Does contamination mean a reduction in property value?
Is benzene under your home bad? Depends.
Earlier this year, the Seventh Circuit Court of Appeals heard the case of Parko vs. Shell Oil, 739 F.3d 1083. Although this is essentially a loss of property value class action case, Judge Posner gave us several of his patented pithy sayings, this time about toxic torts.
In Parko, a Shell refinery operated for ninety years across the street from the Plaintiffs’ subdivision. Benzene was found under the homeowners’ property although the groundwater was not being used as a drinking water supply. Plaintiffs’ sued as a class for the loss of their property values.
Cutting to the chase, Judge Posner observed that:
There are many things commonly found in soil beneath rural or suburban houses that homeowners would very much like not to enter their homes (such as earthworms, fungi, ants, beetles, slugs, radon, chemical residue, thousands of different types of microbes – and groundwater), but as long as there is no danger of such unwanted visitors their underground presence should not affect property values. Benzene in the water supply is one thing; benzene in groundwater that does not feed into the water supply is quite another. (emphasis added)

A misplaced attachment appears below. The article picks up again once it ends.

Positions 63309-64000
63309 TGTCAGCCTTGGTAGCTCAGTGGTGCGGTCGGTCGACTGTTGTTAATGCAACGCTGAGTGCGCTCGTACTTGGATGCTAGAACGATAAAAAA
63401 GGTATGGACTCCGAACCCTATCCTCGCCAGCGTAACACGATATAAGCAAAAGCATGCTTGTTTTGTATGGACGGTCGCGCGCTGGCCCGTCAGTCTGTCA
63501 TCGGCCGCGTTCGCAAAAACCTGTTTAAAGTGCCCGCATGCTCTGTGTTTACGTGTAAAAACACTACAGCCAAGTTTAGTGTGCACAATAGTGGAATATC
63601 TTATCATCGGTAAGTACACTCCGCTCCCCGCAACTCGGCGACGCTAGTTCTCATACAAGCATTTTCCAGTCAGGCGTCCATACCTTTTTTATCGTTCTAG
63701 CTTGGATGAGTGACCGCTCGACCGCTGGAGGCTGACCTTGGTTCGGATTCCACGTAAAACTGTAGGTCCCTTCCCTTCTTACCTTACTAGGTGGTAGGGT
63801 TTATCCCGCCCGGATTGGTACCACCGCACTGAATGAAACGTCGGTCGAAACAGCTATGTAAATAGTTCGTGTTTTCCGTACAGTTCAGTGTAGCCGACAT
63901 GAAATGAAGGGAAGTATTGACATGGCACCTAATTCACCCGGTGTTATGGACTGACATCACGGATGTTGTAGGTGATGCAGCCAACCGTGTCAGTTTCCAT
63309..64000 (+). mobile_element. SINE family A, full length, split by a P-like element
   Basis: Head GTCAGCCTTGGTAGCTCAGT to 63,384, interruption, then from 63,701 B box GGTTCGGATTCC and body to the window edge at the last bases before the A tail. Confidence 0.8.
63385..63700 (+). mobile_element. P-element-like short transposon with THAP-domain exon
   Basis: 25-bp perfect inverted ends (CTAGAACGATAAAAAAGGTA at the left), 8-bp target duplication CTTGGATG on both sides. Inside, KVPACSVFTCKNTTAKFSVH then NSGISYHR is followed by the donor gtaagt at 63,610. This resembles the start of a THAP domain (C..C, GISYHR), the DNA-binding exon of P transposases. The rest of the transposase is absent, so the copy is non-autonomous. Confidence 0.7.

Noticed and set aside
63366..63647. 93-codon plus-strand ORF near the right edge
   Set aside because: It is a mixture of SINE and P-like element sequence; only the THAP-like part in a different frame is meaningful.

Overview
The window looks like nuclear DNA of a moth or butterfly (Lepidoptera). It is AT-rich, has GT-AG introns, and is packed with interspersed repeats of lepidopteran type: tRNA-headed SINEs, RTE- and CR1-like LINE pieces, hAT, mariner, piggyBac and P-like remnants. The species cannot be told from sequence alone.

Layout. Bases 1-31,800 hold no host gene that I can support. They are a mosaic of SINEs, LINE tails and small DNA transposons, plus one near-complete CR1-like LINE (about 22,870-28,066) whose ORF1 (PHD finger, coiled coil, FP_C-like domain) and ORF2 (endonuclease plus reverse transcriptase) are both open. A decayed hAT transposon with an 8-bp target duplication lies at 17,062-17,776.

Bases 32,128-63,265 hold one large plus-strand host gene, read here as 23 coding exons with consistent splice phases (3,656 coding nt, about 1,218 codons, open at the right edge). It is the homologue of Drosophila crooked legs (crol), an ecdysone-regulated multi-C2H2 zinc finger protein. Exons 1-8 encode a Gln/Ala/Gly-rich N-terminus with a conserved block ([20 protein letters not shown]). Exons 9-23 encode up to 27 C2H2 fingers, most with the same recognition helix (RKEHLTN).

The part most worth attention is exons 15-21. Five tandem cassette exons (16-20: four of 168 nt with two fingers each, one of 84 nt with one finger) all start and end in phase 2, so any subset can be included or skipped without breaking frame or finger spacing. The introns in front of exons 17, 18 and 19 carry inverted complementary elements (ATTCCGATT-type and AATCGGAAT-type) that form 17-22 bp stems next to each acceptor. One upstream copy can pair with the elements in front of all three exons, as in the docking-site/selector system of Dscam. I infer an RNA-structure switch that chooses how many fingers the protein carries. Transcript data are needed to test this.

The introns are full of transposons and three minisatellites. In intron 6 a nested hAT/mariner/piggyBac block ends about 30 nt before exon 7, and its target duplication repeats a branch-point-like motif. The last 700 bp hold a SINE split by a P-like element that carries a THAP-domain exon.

The Seventh Circuit sent this case back to the trial court to take evidence on these issues before granting a class certification. Most importantly, this gives us insight into the Seventh Circuit’s analysis of whether property values are affected simply because the groundwater is contaminated.
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